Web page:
Chinese FDI in Europe and Germany Preparing for a New Era of Chinese Capital
We are entering a new era of Chinese capital: China’s policy liberalization and adjustments to its growth model will turn the country from a nobody to a driving force in global cross border investment in the coming decade.
Posted by Thilo Hanemann and Mikko Huotari on Monday, 7th August 2017
Projections see China tripling its global assets from currently $6.4 trillion to almost $20 trillion by 2020 – a catch up process that will have significant implications for host economies and global markets. This shift in China’s global investment position will require political leaders around the globe to adjust their economic policy configuration towards China both to reap the benefits of this next stage of global integration as well as minimizing potential new risks. This is particularly true for the countries of the European Union, whose economies are now intimately linked up with China following three decades of trade integration and significant investment of European businesses in China.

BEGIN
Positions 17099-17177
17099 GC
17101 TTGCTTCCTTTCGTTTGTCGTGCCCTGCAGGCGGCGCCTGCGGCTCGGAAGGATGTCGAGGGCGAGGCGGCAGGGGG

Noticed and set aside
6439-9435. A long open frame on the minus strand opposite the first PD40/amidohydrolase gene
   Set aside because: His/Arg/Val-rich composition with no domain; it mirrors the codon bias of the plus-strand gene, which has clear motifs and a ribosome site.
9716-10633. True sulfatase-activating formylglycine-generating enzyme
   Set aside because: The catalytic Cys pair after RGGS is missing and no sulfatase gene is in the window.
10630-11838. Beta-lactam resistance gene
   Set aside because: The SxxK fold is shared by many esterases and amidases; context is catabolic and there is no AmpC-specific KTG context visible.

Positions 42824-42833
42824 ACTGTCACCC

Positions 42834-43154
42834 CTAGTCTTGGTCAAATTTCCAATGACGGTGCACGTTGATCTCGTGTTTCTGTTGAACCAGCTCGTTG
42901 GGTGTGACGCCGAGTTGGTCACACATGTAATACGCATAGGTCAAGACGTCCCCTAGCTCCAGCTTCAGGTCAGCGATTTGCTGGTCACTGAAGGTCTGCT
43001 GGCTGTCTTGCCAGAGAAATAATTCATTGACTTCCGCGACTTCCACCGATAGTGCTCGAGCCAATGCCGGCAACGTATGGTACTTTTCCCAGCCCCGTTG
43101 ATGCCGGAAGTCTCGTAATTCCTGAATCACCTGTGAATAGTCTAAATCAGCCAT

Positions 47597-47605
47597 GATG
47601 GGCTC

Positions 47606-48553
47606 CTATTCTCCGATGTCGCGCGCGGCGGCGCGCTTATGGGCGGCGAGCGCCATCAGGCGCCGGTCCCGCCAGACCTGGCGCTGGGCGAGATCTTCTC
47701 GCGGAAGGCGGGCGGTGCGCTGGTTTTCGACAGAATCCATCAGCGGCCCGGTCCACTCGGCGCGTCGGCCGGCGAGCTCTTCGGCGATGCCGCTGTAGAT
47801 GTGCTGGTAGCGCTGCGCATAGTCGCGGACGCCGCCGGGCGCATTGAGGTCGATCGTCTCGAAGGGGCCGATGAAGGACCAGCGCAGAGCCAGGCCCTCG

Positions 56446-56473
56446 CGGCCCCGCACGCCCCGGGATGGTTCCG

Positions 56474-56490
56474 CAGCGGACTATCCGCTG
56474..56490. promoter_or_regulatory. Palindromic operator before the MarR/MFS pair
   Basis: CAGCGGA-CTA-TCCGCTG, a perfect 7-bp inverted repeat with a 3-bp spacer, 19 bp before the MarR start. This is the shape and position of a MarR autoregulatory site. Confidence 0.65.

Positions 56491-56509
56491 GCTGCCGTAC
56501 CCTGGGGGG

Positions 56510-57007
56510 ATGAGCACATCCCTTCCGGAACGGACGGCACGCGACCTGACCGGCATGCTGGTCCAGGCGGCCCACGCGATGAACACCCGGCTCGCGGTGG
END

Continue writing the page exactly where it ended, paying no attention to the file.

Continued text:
The first wave of Chinese capital has arrived in Europe The first wave of this new era of Chinese capital has already begun and it is increasingly impacting Europe: Outbound Foreign Direct Investment (OFDI) by Chinese companies now exceeds $100 billion per year and has shifted from natural resources in developing countries to technology, brands, real estate and other assets in advanced economies. This report presents a comprehensive and timely snapshot of the direct investments by Chinese companies in the European Union based on a novel dataset that aggregates individual transactions and thus avoids the distortions and significant time lag in official statistics.